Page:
Barre Town: Part of huge surplus will ease taxes
BARRE TOWN — School board members here struggled this week to decide what to do with a near seven-figure surplus.
Armed with an audit that indicates the town’s pre-K-through-8 school district ended the fiscal year in June with a $925,000 fund balance, board members had to determine how much of that money to put toward the $10.46 million budget they will ask voters to approve in March.
The proposed budget, which reflects just over $300,000 in new spending, a 2.9 percent increase, was unanimously adopted by the five-member board Wednesday night.
That proved to be the easy part, as board members and school administrators agreed the spending plan was both educationally sound and responsive to taxpayers in what Chairwoman Brenda Buzzell characterized as challenging economic times.
“This is a good, solid budget,” Buzzell said. “We aren’t asking for more money than we really need.”
Board member Brent Tewksbury, Superintendent John Bacon and Principal Tim Crowley took turns agreeing.
Tewksbury, chairman of the board’s finance committee, said the spending request underwent a line-by-line review that was unprecedented in his four-year tenure.
“We’ve looked at it literally with a fine-tooth comb,” he said, prompting a groan-inducing reply from Bacon.
“We got all the lice out of this budget,” Bacon said. “There’s nothing lousy about it.”
Tewksbury said the spending increase could be traced to negotiated pay raises, the rising cost of health insurance and the continued expansion of a preschool program that is expected to generate offsetting revenue.
According to Crowley, three paraeducators who were included in the budget for the current year were cut, as was an existing half-time teaching position. However, he said, student-teacher ratios at the school will still fall within the class size policy approved by the board, there will be no interruption in the school’s behavior intervention program, and building maintenance will remain a priority.
Board members soon turned their attention to a surplus that swelled from $285,000 to $925,000, according to the latest audit.
Board members were told that unspent stimulus funds, unanticipated grants and solid fiscal management fueled the fund balance, which Business Manager Mark Lyons expects will shrink to around $655,000 by June 30 based on the district’s financial performance so far this fiscal year.
Lyons stressed that was an estimate and warned against using all — or even most — of the audited fund balance to blunt the tax increase required to pay for the proposed budget.
One option, Lyons said, would be to use some of the surplus as revenue for the budget and ask voters to place the rest in a tax stabilization fund that could be used in future years.
Bacon argued against that idea, which he said could be problematic from a financial management perspective regardless of the outcome.
If voters rejected the concept of a tax stabilization fund, Bacon said, the board would be bound to use the entire surplus to reduce taxes this year — virtually assuring a huge increase the following year. If voters approved the stabilization fund, he said, it would deprive the board of some flexibility heading into an already uncertain year given the yet-to-be-settled debate over federal spending cuts.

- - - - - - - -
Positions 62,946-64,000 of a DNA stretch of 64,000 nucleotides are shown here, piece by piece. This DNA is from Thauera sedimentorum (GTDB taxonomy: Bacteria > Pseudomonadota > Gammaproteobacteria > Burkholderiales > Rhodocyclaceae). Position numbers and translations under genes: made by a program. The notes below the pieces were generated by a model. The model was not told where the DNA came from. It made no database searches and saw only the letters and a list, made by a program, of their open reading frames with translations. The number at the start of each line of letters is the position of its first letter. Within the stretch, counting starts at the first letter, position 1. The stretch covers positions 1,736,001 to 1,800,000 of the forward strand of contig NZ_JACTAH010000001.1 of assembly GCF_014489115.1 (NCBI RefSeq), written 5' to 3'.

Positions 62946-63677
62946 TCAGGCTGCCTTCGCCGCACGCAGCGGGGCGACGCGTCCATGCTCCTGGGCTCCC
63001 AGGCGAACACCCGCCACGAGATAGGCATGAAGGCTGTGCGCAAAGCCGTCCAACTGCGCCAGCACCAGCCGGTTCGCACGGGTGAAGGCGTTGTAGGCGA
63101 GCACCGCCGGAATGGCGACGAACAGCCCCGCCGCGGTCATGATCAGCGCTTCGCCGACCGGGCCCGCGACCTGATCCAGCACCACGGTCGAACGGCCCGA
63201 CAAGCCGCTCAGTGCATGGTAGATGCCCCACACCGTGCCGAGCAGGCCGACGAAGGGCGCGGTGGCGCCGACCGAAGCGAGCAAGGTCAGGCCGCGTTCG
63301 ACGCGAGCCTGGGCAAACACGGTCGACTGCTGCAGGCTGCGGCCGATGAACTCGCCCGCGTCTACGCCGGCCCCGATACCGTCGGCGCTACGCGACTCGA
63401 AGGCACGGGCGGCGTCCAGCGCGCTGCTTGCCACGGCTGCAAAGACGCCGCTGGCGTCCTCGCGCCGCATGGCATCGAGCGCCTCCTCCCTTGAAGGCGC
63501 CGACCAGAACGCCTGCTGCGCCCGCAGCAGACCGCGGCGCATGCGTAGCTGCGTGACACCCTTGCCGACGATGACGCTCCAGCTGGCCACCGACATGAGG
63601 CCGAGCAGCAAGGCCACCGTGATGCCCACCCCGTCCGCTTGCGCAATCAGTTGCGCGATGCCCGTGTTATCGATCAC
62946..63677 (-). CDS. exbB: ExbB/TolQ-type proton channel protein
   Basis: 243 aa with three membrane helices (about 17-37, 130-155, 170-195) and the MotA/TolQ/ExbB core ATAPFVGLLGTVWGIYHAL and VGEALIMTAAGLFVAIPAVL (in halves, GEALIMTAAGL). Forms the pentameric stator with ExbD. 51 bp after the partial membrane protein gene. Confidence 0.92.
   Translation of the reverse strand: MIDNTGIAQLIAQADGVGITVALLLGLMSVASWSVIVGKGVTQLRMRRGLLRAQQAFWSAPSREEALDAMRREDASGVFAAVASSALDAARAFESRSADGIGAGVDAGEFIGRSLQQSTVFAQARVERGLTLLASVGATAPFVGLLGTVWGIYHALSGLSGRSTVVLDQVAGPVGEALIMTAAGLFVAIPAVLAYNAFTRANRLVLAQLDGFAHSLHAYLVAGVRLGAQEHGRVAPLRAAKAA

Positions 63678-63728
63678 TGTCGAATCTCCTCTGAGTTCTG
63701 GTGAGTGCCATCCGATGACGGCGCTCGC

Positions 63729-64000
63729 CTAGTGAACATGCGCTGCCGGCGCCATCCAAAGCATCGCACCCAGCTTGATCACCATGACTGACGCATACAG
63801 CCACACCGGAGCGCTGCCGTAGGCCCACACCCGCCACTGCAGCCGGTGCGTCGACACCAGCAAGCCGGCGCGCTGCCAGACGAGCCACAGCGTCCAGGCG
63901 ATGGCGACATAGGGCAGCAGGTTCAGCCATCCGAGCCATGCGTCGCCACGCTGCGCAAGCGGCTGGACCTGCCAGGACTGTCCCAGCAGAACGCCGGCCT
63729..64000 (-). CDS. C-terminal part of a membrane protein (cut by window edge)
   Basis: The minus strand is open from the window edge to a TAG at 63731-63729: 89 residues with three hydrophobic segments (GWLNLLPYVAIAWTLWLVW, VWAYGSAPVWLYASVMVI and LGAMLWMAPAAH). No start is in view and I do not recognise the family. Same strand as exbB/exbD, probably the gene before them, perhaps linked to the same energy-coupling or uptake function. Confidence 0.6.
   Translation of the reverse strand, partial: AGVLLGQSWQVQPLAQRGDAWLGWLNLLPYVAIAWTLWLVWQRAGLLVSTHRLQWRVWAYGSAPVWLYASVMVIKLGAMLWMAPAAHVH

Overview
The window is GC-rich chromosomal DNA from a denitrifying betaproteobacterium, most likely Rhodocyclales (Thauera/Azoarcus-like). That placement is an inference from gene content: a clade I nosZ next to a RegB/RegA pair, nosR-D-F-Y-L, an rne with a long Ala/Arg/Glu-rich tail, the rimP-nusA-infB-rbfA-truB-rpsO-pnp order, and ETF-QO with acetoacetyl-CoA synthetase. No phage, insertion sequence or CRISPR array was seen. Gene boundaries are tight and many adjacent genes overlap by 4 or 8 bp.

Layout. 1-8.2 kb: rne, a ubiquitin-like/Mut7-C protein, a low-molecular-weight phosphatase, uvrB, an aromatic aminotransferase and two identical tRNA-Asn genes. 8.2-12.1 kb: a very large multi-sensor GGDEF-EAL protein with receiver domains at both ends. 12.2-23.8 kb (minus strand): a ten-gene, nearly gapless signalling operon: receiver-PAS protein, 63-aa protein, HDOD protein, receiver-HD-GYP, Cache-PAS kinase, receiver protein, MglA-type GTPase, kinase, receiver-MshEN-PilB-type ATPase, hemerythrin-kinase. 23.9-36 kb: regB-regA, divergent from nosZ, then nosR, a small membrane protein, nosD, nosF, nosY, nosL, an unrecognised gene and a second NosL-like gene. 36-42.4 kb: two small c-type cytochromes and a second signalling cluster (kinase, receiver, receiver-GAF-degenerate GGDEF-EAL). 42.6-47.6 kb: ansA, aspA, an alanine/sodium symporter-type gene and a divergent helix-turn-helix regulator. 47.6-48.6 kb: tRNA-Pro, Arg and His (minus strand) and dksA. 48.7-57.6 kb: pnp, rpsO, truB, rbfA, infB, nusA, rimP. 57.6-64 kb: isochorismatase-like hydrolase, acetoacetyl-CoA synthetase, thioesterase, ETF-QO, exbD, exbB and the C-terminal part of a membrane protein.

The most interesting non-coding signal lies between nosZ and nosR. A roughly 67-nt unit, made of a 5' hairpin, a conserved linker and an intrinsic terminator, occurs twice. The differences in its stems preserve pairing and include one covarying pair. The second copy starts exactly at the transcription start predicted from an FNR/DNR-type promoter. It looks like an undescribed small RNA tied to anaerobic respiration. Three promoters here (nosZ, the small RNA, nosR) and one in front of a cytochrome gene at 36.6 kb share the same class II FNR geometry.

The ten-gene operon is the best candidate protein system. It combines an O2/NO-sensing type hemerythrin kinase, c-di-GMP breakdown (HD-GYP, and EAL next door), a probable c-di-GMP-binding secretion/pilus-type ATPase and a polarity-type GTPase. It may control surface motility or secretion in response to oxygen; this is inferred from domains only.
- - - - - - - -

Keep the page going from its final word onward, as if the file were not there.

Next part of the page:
Although school administrators are bracing for a reduction in federal funding — from $385,000 to $350,000 — deeper cuts could prove problematic.
“If the ‘fiscal cliff’ really goes wild, we may not have that $350,000 in grant money and you may want to dip into some of your fund balance to pay for certain things that we’ve paid for with grant money in the past,” he said.
Board members expressed concern over the perceived absence of a “cushion” in this year’s budget request, while suggesting a substantial portion of the fund balance be used as a form of property tax relief.
That isn’t a new concept. The current year’s budget contemplates using nearly $325,000 in surplus funds as revenue.
Crowley said matching that amount might make sense and, if Lyons’ estimates are accurate, should put the board in a position to do the same a year from now.
“We give (the surplus) back in a balanced, sensible way,” he said.
Though a $500,000 option was briefly on the table, board members agreed that $327,500 — 50 percent of the anticipated year-end surplus — would be appropriate. The board reserved the right to increase the amount to be used when Lyons has a better handle this spring on where they can expect to end the year.
Although there is still some guesswork involved, the board’s adoption of a budget and decision on the surplus put Lyons in a position to project an increase of roughly 7 cents in the local education tax rate.
Most of that increase — about 5.2 cents — is tied the newly approved budget for Barre Town Middle and Elementary School. The balance — 1.7 cents — would be required to cover the town’s share of operating Spaulding High School.
The projected tax rate assumes a 4 cent increase in the statewide property tax rate and would be steeper if not for an uptick in the town’s common level of appraisal.
The common level of appraisal, or CLA, is a calculation the state uses to equalize property values among communities for school funding purposes. If the state believes a municipality’s valuation of its property isn’t current, it raises the tax rate a corresponding percentage.
In Barre Town, that formula is working in reverse for the third straight year, because the town’s CLA recently climbed from 85.84 to 86.43 percent of fair market value.
Although the board approved a budget of $10.46 million, the number that will appear on the Town Meeting Day ballot will be just over $10.8 million. That figure includes $350,000 in anticipated grant money. The board will again ask voters to appropriate $25,000 toward future repairs to the school roof.
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